The teasing wasn’t the worst part. The thing that hurt the most was how often I felt misunderstood and out of place. I was always the only totally blind person in school. I was the only blind person in my family. People in my life could sympathize. I didn’t regularly see anyone who could empathize.

Why do you use a guide dog?

The decision to use a dog guide or a cane is strictly a personal one. As I hope you can tell, I love dogs. I can’t imagine not having one in my life. Having a dog guide means I can bring one of my best friends everywhere.

For me, having a dog guide is a faster, more efficient way to travel. For more information about how Ufi guides me, read Introducing Ufi.

How come you use the term dog guide?

Very few people care about this issue, and I sometimes use guide dog too. Since part of my reason for creating this site is my hope to educate people, I am using dog guide. Dog guide is more accurate than is guide dog. Ufi is a dog who sometimes works as a guide. He isn’t a guide who sometimes plays like a dog.

Do you read braille?

I learned to read braille as a child. Braille equals literacy for blind people. I am very saddened by the trend in public schools away from braille. Braille makes learning to spell and punctuate so much easier. When you listen to a book, you aren’t getting grammar and spelling.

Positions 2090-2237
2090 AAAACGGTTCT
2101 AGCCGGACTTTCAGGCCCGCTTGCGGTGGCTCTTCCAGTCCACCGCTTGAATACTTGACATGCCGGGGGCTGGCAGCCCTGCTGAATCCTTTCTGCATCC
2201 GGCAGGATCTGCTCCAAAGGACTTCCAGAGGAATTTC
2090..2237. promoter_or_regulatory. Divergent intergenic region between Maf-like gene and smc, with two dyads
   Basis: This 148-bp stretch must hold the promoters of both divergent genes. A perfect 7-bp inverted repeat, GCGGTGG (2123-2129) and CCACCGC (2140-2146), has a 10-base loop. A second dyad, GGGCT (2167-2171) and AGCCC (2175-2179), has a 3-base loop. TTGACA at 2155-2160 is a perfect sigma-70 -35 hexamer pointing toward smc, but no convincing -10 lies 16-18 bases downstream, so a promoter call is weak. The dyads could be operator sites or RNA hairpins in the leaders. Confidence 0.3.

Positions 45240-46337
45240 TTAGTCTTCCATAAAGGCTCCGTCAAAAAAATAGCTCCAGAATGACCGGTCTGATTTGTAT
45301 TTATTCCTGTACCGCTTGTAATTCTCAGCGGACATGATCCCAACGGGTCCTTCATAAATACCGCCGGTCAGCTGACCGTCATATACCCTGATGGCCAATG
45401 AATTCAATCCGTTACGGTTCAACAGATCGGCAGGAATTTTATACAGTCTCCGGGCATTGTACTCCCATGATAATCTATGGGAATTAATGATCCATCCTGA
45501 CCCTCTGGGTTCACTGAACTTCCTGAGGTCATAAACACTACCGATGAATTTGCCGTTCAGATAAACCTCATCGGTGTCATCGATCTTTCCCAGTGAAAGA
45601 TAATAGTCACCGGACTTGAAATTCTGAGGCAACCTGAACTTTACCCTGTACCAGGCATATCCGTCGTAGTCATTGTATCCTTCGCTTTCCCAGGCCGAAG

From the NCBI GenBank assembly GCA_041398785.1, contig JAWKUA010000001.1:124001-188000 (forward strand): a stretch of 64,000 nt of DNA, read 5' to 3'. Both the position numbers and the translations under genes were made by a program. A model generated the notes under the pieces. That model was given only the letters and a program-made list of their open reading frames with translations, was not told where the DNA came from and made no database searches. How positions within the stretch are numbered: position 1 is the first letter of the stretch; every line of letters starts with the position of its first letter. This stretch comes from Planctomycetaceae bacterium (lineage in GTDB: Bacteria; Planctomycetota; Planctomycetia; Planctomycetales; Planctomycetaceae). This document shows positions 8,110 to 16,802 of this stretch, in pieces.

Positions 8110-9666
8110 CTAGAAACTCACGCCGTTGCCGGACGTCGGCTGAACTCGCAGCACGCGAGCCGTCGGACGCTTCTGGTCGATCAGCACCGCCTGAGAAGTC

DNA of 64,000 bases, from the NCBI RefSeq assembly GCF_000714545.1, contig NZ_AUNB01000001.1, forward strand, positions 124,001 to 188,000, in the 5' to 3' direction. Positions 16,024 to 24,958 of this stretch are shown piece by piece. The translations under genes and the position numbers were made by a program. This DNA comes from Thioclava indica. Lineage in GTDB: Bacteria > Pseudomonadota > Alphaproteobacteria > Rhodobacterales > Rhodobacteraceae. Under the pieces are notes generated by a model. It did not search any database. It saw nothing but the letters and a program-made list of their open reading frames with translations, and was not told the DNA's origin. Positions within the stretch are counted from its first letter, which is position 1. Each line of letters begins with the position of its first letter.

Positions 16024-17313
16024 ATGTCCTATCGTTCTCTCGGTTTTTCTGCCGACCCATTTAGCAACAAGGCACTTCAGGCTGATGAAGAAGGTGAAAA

How come your eyes are closed?

Growing up, no one explained to me the value sighted people put on eye contact. Since my eyes don’t take in any information, I had no reason to open them.

Do you understand colors?

Honestly, entirely visual concepts hold no appeal for me. I can tell you the sky is blue and that when I had a lot more hair it was blonde. But blue and blonde mean nothing to me.

Do you see in your dreams?

I dream as I live. My dreams revolve around smell, sound, and touch.

Should I feel guilty for asking you if you saw something?

Okay, no one has ever directly asked it that way, but I wanted to keep you on your toes.

I say I watch television. I heard television sounds weird. I’m almost impossible to offend. I care more about talking to you than I care how you talk to me.